Hoover Dam, completed in 1936 during the American Great Depression, created Lake Mead by damming the Colorado River (IANS photo)
Due to a megadrought gripping the western US, the water levels at Lake Mead, the country's largest reservoir serving 40 million Americans, have dropped to a historic low.
An original intake valve of the reservoir that began supplying Nevada customers in 1971 was exposed for the first time, reports Xinhua news agency.
"It's official — the top of Intake No. 1 is now visible and the low lake level pumping station is now operational," the Southern Nevada Water Authority said in a tweet.
The low lake level pumping station is a back-up system completed by the water authority in 2020 that draws water from deep lake areas to feed thirsty customers downstream.
As of Friday, the water level of Lake Mead is 1,055.19 feet above sea level, which is 173.81 feet below full pool of 1,229 feet above sea level.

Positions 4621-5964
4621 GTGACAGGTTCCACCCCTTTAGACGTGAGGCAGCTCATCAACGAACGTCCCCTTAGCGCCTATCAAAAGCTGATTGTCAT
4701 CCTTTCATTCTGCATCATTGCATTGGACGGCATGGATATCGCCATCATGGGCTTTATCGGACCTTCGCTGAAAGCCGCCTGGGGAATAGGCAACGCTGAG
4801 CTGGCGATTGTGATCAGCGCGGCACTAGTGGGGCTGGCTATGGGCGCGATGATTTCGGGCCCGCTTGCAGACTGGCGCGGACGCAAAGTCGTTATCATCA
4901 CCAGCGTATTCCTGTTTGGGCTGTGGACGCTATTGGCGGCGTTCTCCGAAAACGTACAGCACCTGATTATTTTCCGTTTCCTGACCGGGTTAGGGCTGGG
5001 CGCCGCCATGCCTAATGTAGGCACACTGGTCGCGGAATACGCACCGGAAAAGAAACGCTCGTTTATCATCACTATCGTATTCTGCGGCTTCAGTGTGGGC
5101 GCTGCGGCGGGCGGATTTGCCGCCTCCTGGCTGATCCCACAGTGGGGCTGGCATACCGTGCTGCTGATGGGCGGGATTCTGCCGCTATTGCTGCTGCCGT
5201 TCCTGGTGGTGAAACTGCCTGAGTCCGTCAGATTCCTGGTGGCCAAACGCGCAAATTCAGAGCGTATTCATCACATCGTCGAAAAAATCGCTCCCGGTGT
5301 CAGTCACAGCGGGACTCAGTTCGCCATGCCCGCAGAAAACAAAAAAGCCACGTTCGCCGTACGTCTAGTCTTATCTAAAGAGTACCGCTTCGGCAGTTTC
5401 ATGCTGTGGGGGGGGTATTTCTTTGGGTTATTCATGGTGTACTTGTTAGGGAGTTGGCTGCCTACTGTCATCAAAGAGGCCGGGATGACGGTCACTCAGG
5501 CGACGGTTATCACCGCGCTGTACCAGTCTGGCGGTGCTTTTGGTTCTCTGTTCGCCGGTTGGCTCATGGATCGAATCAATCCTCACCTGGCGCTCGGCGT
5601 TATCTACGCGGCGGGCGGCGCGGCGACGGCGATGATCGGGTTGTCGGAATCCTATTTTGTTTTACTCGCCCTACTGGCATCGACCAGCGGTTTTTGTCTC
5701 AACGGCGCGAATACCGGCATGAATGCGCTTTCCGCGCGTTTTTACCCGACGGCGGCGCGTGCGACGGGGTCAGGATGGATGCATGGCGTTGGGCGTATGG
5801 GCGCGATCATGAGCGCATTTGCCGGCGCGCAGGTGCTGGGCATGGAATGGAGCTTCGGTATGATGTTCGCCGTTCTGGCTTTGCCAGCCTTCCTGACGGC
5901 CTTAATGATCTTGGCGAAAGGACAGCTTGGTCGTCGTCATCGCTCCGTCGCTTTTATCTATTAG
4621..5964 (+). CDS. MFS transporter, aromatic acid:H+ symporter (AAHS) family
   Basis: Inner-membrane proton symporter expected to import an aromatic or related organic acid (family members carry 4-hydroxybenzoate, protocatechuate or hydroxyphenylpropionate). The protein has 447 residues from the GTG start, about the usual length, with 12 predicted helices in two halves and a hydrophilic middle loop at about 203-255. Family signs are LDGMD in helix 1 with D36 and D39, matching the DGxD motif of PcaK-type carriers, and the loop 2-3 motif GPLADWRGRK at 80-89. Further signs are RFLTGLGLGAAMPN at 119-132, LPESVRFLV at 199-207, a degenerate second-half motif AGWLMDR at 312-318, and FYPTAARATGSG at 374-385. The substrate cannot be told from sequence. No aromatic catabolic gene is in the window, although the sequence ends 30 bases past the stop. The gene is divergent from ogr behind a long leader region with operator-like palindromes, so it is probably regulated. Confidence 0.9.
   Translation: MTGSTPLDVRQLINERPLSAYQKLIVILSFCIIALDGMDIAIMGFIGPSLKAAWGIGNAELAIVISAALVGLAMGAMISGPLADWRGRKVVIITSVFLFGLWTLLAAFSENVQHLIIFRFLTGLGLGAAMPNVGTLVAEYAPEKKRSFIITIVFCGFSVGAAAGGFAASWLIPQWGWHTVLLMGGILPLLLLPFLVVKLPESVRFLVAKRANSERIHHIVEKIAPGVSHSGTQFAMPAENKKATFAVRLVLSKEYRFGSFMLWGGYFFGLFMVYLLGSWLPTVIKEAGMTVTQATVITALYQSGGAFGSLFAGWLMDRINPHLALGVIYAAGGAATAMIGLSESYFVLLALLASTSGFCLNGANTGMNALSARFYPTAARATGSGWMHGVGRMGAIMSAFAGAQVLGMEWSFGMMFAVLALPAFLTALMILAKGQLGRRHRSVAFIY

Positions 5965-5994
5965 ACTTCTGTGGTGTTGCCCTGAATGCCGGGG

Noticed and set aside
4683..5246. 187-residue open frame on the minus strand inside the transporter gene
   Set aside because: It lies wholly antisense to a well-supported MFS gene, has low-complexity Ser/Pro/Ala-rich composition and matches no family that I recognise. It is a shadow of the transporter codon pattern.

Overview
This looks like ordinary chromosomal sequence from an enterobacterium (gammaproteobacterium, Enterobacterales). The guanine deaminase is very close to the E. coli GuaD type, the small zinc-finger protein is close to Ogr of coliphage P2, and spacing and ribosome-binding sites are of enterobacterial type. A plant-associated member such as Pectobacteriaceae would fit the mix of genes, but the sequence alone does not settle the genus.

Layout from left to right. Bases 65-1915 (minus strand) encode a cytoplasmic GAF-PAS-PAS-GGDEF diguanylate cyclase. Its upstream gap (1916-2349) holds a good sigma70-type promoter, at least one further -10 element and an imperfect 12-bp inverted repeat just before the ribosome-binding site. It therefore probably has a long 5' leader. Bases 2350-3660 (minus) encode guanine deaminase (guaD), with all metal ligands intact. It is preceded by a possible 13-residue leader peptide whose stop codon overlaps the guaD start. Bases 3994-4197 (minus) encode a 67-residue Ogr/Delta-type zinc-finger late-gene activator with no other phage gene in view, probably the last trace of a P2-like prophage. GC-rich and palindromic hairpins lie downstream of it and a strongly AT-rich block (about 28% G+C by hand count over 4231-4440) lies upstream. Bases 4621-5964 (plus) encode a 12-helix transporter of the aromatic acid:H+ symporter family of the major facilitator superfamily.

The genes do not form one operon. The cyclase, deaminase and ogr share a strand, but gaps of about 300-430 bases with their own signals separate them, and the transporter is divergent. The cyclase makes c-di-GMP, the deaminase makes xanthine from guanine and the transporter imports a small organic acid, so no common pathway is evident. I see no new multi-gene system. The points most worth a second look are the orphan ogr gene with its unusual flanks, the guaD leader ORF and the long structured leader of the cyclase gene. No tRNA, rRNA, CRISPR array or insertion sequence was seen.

"When the lake hit 1060 (feet above sea level), that's when you could start to see the top of the intake number one," Bronson Mack from the Southern Nevada Water Authority told CNN.
Hoover Dam, completed in 1936 during the American Great Depression, created Lake Mead by damming the Colorado River.
It is one of the largest man-made lakes in the world on the Arizona-Nevada border, 25 miles east of Las Vegas, according to Atlas.com.
The dam generates electricity for parts of Arizona, California and Nevada, producing on average about 2,074 megawatts, which is enough electricity for about 8 million people, according to the Western Area Power Administration.